Remarkable Men: The Charm and Talents of Wallach and Ajami
We lost two remarkable and gifted men in the last week: one a scholar, a charismatic, often lyrical, interpreter, celebrator and regretful critic of the Arab world; the other an exuberant, multi-gifted actor who was at home in both spaghetti westerns and the plays of Tennessee Williams.
We lost Fouad Ajami to cancer at the age of 68, and Eli Wallach at 98.
FOUAD AJAMI—Ajami was born in a small Lebanese village but grew up in Beirut and was, with all of his passionate connection to Middle Eastern history and culture, a citizen of the world and the United States, specifically, where he gained citizenship. Growing up in Beirut—once called the Paris of the Middle East—and Lebanon perhaps gave him the grounding for a generous, sometimes divided spirit, and made him a gifted interpreter of the deeply rooted and passionately held cultural and political strains of a diverse array of Middle Eastern countries.
As an academic, but also as a writer of historical and contemporary books on the Middle East and its relationship to the west, Ajami wrote with a literary gift and keen political analysis about the region in such books as “The Dream Palace of the Arabs: A Generation’s Odyssey,” “The Arab Predicament: Arab Political Thought and Practice Since 1967,” and, most recently, “The Syrian Rebellion” and “Crosswinds: The Way of Saudi Arabia.”
Ajami became a familiar face during the first Gulf War and especially in the post-September-11 world on television, on CNN, PBS and CBS, talking about the complexities of the region, about the plight of the Palestinians and about the need for peacemaking. He was also a keen advocate of the U.S. war in Iraq, becoming closely involved as a kind of advisor to the likes of Condoleezza Rice and Paul Wolfowitz, the foreign policy intellectuals in the administration of President George W. Bush. He predicted, as did others, that Iraq would welcome the Americans. Recent events, among other things, have borne out neither that prediction nor the idea of an eventual outcome of stability in Iraq after the end of Saddam Hussein.
He abhorred Arab dictators and, after initial elation, was saddened by the results of the Arab Spring, especially in Syria and Egypt. Right or wrong—and he was more often right—he wrote about the Middle East with courage, with a poet's emotion, with an intellectual’s sharp analysis and without malice.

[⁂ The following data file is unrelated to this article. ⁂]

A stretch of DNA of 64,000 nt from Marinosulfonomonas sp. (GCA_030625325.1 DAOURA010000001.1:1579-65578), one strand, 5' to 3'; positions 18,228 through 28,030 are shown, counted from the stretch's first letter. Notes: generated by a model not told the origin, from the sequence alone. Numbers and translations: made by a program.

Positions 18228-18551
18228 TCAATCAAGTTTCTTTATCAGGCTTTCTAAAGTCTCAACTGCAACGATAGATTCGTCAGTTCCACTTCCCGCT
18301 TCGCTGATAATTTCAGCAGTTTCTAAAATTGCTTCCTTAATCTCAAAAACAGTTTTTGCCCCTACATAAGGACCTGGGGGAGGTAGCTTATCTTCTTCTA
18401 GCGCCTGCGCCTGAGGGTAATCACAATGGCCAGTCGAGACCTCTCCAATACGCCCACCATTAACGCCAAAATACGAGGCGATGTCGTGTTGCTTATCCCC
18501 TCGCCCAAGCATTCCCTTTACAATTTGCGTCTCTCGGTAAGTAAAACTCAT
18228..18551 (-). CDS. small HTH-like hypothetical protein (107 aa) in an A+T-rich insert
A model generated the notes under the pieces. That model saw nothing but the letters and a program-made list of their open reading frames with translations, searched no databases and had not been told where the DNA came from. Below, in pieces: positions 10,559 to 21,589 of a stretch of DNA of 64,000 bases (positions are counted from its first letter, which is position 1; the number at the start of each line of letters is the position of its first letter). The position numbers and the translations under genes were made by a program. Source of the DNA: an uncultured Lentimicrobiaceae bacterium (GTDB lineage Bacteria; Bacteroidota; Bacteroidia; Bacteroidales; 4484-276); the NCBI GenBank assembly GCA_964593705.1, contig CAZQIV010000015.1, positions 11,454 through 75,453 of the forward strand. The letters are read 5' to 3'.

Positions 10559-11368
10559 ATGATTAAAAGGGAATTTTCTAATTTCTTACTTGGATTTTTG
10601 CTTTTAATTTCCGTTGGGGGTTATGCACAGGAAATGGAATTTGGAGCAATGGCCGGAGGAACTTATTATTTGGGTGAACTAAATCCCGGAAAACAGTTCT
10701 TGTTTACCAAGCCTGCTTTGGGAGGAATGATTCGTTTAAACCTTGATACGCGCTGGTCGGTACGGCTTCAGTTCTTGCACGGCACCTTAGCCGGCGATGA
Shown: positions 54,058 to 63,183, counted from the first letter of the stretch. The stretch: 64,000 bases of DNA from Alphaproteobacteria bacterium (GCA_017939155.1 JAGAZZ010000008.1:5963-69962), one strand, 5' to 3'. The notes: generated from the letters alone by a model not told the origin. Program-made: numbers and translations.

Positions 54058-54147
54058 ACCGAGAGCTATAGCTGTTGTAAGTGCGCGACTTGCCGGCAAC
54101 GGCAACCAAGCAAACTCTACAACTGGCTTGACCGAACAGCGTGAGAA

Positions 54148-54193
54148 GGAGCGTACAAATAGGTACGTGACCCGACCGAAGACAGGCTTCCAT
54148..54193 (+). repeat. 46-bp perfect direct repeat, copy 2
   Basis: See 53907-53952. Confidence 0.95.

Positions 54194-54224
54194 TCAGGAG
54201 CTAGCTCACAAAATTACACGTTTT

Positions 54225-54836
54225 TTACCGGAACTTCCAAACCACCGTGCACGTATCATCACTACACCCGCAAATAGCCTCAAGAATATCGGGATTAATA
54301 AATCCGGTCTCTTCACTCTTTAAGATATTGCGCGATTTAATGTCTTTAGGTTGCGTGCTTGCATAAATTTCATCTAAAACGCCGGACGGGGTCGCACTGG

Ajami's gifts were to look at the world in which he was raised, with compassion that did not offend credulity. He carried himself often oozing bright charm , a pleasant charisma which came across as authoritative on television and with great impact in person. His friendships were not limited by religion, ethnicity or nation.
ELI WALLACH—Eli Wallach was 98 when he died this week, a son of Brooklyn and Jewish parents who did not entirely approve when their son decided to become an actor.
He became an astonishingly good actor—minus movie star looks—but fueled by Method acting, imagination and a gift for making very bad people appear very interesting. His life, which he shared with his wife fellow actress Anne Jackson for decades, was rich in parts, 150 roles scattered across theater, Broadway, television and films.
Wallach said that his popular film work supported his and his wife’s theater passion, which may be true, since he was acclaimed for his work by such playwrights as Tennessee Williams, Murray Schisgal and Eugene Ionesco. He and Jackson were often teamed up and were considered outstanding interpreters of Schisgal’s brand of middle-class urban angst as displayed in dysfunctional marriages, which they displayed in Schisgal’s hit play, “Luv”.
Like it or not, however, Wallach, with his raspy voice, his intense gaze, his fiery acting, will probably be most remembered for roles which he chewed up and spit out like a carny act. That would be the bandit leader in “The Magnificent Seven,” opposite Yul Brynner and Steve McQueen, and in “The Good, the Bad and the Ugly,” an epic Sergio Leone spaghetti western, in which he was both the bad and the ugly part.
A number of years ago, when Wallach and Jackson were co-starring in the comedy “The Nest of the Woodgrouse” at the Kennedy Center, the Georgetowner met the couple for lunch at Nathan’s Restaurant. We got a chance to see and feel Wallach’s natural gift for story-telling. He spellbound the table with touching, almost elegiac, memories of time spent in the making of “The Misfits,” which had in its cast Clark Gable, Marilyn Monroe, Montgomery Clift, Thelma Ritter and Wallach. John Huston directed a famously dramatic set, what with Arthur Miller, who had written the script for Monroe, on set, the fragile Clift barely hanging on, Monroe often struggling and battling with Miller. “She had a way about her,” Wallach said. “She was very sweet even when she had problems. That was an experience you’ll never forget.” At the time, Wallach was the only survivor of the movie. In the aftermath, Gable suffered a fatal heart attack, Clift died and Monroe followed soon after. It was the last film for all three.
Wallach recalled then the impact of “The Magnificent Seven.” “Unbelievable,” he said. “I was famous. I walked into my bank some time after the movie opened, and the teller greeted me with ‘You came back. Why?’” Those were the dying words of the bandit leader, played by Wallach, after Brynner’s all-in-black hero had gunned him down.
Even in his old age, Wallach continued to work. He played the memorable, double-crossing and candy-loving don in the last “Godfather” film. He performed most recently in Oliver Stone’s sequel “Wall Street: Money Never Sleeps.” In 2010, Wallach received an Honorary Oscar for Lifetime Achievement.